Noninvasive Detection of Coronary Artery Stenosis by Multislice Helical Computed Tomography
Noninvasive detection of coronary artery stenosis with noninvasive imaging modalities (electron beam CT, MR angiography) has recently emerged. The use of helical CT in the visualization of epicardial coronary arteries is limited by cardiac motion artifacts due to long acquisition times and lack of an ECG trigger and is therefore reliable only in the determination of coronary graft patency. With the introduction of a novel CT technology using a 4-slice CT system with shorter acquisition times and retrospectively ECG-gated helical scanning (Somatom Plus4VZ, Siemens), these limitations have been overcome. The helical CT system uses a multislice technique (simultaneous acquisition of 4 axial slices) with 250-ms temporal resolution and retrospective ECG gating. The scan starts 25 seconds after the injection of 140 mL of nonionic contrast medium (Ultravist 300, Schering) via a peripheral vein during 1 breathhold (acquisition time, 28±4 seconds) with simultaneous registration of the ECG signal. Images of the entire heart and the coronary vessels are nearly motion-free. After the acquisition, all images are transferred to an external workstation, and the ECG signal is used to reconstruct the images at identical time points, 500 ms before the next R wave (retrospective ECG gating). For 3D reconstruction and visualization of the coronary arteries, volume rendering techniques are applied (Insight; NeoImagery).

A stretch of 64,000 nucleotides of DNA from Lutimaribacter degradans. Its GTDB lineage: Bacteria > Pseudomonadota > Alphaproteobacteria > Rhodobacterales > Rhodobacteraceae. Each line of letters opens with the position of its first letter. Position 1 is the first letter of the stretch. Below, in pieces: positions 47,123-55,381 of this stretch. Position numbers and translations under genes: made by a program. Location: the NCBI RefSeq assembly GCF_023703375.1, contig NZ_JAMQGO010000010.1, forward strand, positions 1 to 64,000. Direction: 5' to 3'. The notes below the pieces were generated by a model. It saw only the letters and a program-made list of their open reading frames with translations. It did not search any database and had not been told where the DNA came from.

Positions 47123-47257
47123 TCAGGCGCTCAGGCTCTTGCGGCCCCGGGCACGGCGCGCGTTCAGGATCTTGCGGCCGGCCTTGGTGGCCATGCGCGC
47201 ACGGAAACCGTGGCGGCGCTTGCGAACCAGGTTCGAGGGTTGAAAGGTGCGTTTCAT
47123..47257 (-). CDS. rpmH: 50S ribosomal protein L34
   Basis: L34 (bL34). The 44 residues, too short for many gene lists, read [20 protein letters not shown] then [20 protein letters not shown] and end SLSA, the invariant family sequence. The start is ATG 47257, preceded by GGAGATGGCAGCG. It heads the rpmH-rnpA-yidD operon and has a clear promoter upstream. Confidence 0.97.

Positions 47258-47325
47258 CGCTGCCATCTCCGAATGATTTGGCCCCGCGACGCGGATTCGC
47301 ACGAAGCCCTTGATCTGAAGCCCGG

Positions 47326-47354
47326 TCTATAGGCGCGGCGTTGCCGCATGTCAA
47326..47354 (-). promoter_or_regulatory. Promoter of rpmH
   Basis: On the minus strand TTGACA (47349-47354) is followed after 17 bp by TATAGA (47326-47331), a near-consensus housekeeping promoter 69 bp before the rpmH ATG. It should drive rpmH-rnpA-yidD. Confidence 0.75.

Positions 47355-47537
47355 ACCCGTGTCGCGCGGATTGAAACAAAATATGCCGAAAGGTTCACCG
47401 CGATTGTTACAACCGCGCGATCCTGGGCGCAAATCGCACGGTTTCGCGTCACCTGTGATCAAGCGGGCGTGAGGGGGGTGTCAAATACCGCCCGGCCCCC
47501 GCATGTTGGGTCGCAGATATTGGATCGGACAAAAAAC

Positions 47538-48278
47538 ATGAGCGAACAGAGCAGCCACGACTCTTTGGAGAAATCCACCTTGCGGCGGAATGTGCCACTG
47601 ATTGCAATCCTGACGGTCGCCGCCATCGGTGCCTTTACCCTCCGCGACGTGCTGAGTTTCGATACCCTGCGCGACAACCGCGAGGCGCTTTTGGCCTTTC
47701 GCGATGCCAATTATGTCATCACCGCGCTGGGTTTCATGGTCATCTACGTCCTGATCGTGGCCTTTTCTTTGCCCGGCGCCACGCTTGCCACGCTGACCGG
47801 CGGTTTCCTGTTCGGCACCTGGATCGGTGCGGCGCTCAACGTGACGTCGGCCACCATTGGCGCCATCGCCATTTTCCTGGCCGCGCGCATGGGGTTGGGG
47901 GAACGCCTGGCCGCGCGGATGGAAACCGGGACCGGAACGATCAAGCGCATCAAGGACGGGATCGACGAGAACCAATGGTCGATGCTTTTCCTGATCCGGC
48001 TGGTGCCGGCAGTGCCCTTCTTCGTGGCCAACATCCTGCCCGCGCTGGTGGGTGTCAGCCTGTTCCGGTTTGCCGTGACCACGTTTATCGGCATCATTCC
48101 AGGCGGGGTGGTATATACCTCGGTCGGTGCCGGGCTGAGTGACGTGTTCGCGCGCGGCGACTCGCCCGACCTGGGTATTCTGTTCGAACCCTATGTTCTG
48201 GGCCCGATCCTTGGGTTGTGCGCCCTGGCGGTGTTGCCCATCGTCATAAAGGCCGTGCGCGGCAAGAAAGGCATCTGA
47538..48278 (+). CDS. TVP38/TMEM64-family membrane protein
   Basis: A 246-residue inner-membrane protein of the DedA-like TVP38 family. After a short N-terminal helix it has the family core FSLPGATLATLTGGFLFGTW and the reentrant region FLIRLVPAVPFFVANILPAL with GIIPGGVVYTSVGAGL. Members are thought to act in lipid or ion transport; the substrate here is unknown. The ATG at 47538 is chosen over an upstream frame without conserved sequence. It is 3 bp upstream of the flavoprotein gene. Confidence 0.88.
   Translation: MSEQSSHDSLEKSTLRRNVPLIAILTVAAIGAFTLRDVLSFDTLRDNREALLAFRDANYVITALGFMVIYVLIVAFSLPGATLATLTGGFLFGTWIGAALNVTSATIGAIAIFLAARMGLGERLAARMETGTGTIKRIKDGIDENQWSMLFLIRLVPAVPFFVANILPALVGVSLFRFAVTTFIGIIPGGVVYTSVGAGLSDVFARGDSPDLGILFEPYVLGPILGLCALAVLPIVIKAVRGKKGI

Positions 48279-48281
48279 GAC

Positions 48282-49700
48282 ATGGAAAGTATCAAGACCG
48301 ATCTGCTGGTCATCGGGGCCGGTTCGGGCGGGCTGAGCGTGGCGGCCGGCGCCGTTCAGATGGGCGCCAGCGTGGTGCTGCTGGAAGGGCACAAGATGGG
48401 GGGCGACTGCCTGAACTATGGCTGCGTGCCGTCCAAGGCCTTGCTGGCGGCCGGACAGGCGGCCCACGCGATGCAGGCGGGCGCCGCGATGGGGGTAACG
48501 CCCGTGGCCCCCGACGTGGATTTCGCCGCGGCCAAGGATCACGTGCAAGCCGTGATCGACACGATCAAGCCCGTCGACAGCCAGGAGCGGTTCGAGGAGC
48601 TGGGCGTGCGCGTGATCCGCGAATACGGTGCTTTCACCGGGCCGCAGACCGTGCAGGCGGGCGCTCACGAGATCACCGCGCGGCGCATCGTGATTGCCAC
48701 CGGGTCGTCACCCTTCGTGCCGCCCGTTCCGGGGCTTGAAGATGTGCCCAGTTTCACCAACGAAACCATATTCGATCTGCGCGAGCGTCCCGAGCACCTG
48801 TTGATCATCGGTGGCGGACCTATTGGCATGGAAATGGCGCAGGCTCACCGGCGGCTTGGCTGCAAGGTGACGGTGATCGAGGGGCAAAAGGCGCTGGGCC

Figure 1⇓ represents the results of multislice CT angiography of a 77-year-old woman referred to our hospital for evaluation of atypical chest pain. Exercise testing could not be performed because of peripheral artery disease. In addition to some calcified plaque, a high-grade stenosis of the proximal part of the left anterior descending coronary artery (LAD) was detected. In Figure 2⇓, an occlusion of the middle part of the right coronary artery (RCA) is evident. The results of noninvasive coronary angiography were confirmed by conventional angiography.
The editor of Images in Cardiovascular Medicine is Hugh A. McAllister, Jr, MD, Chief, Department of Pathology, St Luke’s Episcopal Hospital and Texas Heart Institute, and Clinical Professor of Pathology, University of Texas Medical School and Baylor College of Medicine.
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